The market is obsessed with the stock of Nvidia, but Cramer said that there are other important semiconductor stocks like Texas Instruments (NYSE:TXN), Analog Devices (NASDAQ:ADI), Broadcom (NASDAQ:AVGO), Micron (NASDAQ:MU), Advanced Micro Devices (NASDAQ:AMD) and Western Digital (NYSE:WDC).
The Consumer Electronics Show showcased various technologies that run on different chips and not just Nvidia. Texas Instruments chips go in many devices and Cramer is bullish on Analog Devices' chips in autonomous driving. "We are only in the second boom quarter, which means it is still early innings," he added.
Western Digital is a leader in the data center space and its stock is cheaper compared to Nvidia. "The Nvidia umbrella lifts the whole space, especially these left-behind, almost forlorn and relatively cheap chip stocks," said Cramer.
CEO interview - Edwards Lifesciences (NYSE:EW)
The medical device makers were the only bright spot in healthcare last year with Edwards Lifesciences being the leader. Cramer interviewed CEO Mike Mussallem to find out what's in store after he spoke positively at the JPMorgan Healthcare conference.
Mussallem believes that the company's ranscatheter aortic valve replacement business could become as large as $5B by 2021 as heart disease still remains under-diagnosed. The company has been treating the sickest patients until now and with new clinical trials underway, the aim is to prove that valve replacements are just as good or even better in many cases where the disease has not progressed to severe levels.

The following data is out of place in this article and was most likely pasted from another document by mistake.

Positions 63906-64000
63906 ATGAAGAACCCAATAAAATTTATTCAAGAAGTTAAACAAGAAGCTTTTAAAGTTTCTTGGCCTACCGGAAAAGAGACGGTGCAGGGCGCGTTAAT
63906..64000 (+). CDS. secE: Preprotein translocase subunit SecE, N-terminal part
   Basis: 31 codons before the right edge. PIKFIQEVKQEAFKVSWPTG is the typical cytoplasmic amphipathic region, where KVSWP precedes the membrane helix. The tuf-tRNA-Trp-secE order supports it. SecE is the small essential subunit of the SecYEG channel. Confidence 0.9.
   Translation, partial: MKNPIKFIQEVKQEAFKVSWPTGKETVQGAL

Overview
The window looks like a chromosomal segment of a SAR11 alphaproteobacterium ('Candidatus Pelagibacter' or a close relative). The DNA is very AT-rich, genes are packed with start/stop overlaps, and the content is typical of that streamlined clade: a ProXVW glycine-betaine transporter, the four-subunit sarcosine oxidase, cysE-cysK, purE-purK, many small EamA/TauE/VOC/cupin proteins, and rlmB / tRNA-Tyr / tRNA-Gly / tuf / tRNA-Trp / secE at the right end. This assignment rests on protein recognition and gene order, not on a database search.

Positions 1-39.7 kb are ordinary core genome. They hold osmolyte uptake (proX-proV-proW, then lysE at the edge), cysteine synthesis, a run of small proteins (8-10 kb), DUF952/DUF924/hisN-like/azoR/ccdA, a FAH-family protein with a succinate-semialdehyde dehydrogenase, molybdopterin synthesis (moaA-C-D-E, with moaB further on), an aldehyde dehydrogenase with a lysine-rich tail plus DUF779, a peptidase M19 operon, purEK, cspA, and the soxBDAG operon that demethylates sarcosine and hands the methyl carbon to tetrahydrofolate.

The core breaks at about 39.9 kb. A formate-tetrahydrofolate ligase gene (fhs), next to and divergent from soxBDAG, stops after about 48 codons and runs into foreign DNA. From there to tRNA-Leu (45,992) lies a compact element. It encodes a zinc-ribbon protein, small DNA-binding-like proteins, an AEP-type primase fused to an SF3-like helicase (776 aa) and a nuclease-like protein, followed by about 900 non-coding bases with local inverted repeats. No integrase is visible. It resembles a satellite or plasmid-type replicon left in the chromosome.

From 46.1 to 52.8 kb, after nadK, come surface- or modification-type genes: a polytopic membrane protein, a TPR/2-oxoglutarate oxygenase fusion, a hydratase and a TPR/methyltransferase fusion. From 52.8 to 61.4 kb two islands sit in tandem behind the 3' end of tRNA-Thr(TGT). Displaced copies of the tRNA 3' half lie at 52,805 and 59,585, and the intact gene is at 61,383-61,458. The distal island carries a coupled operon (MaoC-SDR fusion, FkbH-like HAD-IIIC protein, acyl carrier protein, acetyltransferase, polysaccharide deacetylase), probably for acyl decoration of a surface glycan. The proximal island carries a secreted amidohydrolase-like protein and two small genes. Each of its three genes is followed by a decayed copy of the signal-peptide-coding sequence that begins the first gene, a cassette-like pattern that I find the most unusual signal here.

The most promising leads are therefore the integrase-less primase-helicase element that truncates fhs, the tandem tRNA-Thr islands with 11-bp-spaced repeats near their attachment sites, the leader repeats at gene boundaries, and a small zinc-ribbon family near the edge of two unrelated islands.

They are working hard with cardiologists to educate them, as many cannot keep up with the rapid advancement in technology. Mussallem also said that there are so many opportunities to fix heart problems that there is no need to diversify into other areas.
Cramer said he has liked the company for a long time.
Off the tape
Cramer went off the tape to review privately held Rover.com. They are a pet care company with a network of 65,000 pet sitters and dog walkers and are taking advantage of the humanization of pets theme. Cramer interviewed CEO Aaron Easterly to hear what lies ahead.
"Right now in the U.S., most dog owners hate the idea of taking their dog to a kennel. Only 8% of dog owners take their dog to a kennel when they travel out of town, so 92% of the market is searching for a solution. It's actually the most underutilized part of the pet industry," said Easterly.
They are very serious with caretakers and do a thorough background check. They approve only 20% of the applicants.
Easterly believes that Rover.com is a tech company at the core that provides technology for scheduling, billing and support services. They are eyeing 2018 for a possible IPO.
Viewer calls taken by Cramer
Xerox (NYSE:XRX): Cramer likes Xerox for its cashflow generation. It's a good buy at $7.
J.C. Penney (NYSE:JCP): This is a secular downturn. Don't buy.